To evaluate the pattern of the elicited antibodies toward Ft, a Western Blot analysis was performed using bacterial lysates (Fig. 1B). We first evaluated the reaction of the elicited antibodies against a purified LPS fraction, extracted from LVS bacteria (lane 4). The resulting binding-pattern (characterized by the ladder pattern) indicated that at least part of the response was raised against the LPS moiety. An examination of the response against whole LVS bacterial lysate (lane 1) indicated that the elicited antibodies recognized also other, non LPS components of the bacteria. To further confirm these findings, the antibodies were reacted with LVS-S lysate (lane 2), a phase variation of Ft that has impaired O-antigen synthesis (which resembles the LVS gray variant27,28). As expected, the antibody binding pattern lacks the characteristic LPS ladder while demonstrating a strong binding to other bacterial proteins. Importantly, a similar binding-pattern was observed toward SchuS4 extracts.
Isolation of anti-LPS high affinity antibody
A final injection of LVS (1 × 109 CFU) at day 165 was administered to the immunized animal and a scFv phage-display library was constructed from cDNA templates derived from RNA isolated from its spleen, bone marrow and peripheral blood taken at day 172. Following three rounds of panning using plate-coated LVS bacteria, individual clones were screened by direct phage-ELISA for their ability to bind LVS. It was found that 80% of the colonies reacted with LVS, and were all found to possess the same VH-VL sequence.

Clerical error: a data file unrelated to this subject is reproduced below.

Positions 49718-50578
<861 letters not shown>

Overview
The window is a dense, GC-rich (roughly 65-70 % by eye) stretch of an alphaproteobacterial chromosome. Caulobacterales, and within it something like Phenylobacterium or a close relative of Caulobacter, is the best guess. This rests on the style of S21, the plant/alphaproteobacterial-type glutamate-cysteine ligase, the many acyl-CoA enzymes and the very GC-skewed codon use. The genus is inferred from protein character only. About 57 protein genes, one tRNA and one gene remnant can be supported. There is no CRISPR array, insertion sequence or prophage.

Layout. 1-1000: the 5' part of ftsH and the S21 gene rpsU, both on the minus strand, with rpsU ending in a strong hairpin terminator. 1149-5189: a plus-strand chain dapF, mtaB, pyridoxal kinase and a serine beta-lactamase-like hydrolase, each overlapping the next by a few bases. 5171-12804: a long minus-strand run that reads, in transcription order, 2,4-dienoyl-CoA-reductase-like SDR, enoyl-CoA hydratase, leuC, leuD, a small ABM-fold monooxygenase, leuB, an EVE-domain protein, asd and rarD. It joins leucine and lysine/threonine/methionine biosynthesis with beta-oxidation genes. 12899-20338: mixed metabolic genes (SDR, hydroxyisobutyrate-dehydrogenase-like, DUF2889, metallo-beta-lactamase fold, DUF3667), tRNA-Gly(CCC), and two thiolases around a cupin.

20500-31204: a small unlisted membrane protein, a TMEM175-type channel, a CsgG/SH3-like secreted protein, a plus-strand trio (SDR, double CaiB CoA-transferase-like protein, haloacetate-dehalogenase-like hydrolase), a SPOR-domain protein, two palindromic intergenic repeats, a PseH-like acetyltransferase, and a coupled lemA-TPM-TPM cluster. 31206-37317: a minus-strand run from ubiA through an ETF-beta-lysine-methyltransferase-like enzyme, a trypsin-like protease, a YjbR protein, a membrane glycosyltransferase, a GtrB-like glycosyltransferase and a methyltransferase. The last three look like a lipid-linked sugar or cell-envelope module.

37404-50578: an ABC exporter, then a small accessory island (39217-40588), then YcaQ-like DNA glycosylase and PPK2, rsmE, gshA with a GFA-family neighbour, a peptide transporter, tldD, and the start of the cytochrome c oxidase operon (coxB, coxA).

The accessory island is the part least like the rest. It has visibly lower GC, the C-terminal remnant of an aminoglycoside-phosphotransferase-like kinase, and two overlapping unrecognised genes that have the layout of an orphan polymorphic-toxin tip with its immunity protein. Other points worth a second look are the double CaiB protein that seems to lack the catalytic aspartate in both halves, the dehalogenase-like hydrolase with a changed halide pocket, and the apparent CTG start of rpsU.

The isolated scFv-displayed antibody was reformatted and expressed as a chimeric antibody20,29 composed of rabbit variable chains and human constant regions (IgG1/κ). The novel antibody, termed TL1 was expressed in cultured cells and then further characterized for its ability to bind the target bacteria. Using ELISA, it was found that TL1 binds both LVS and SchuS4 with high affinity, while it does not bind the LVS-S strain (Fig. 2A), suggesting that it is specific to the Ft O-antigen. Western blot analysis also confirmed that observation, where TL1 reacted solely with LVS, SchuS4 or purified LPS (Fig. 2B). According to a previous report that characterized the binding pattern of several anti-Ft LPS mAbs30, it can be assumed that TL1 binds the longer chains of the LPS ladder and more specifically the four-sugar repeats in the LPS O-antigen chains.
The specificity of this antibody toward Ft was further confirmed using two strains of the closely related bacteria Francisella Philomiragia (Fp). Indeed, while control anti-Ft polyclonal antibodies recognize Fp, TL1 does not recognizes this species (Fig. 2C). In addition, in ELISA binding assays where other gram-negative bacteria (including Y. pestis and S. typhimurium) were used, TL1 did not recognize the above species, thus further indicating its high specificity (data not shown).
The binding of TL1 to LVS was also analyzed by an immunofluorescence assay (IFA), where it exhibited the LPS characteristic staining as would be expected from an anti-LPS antibody (Fig. 2D).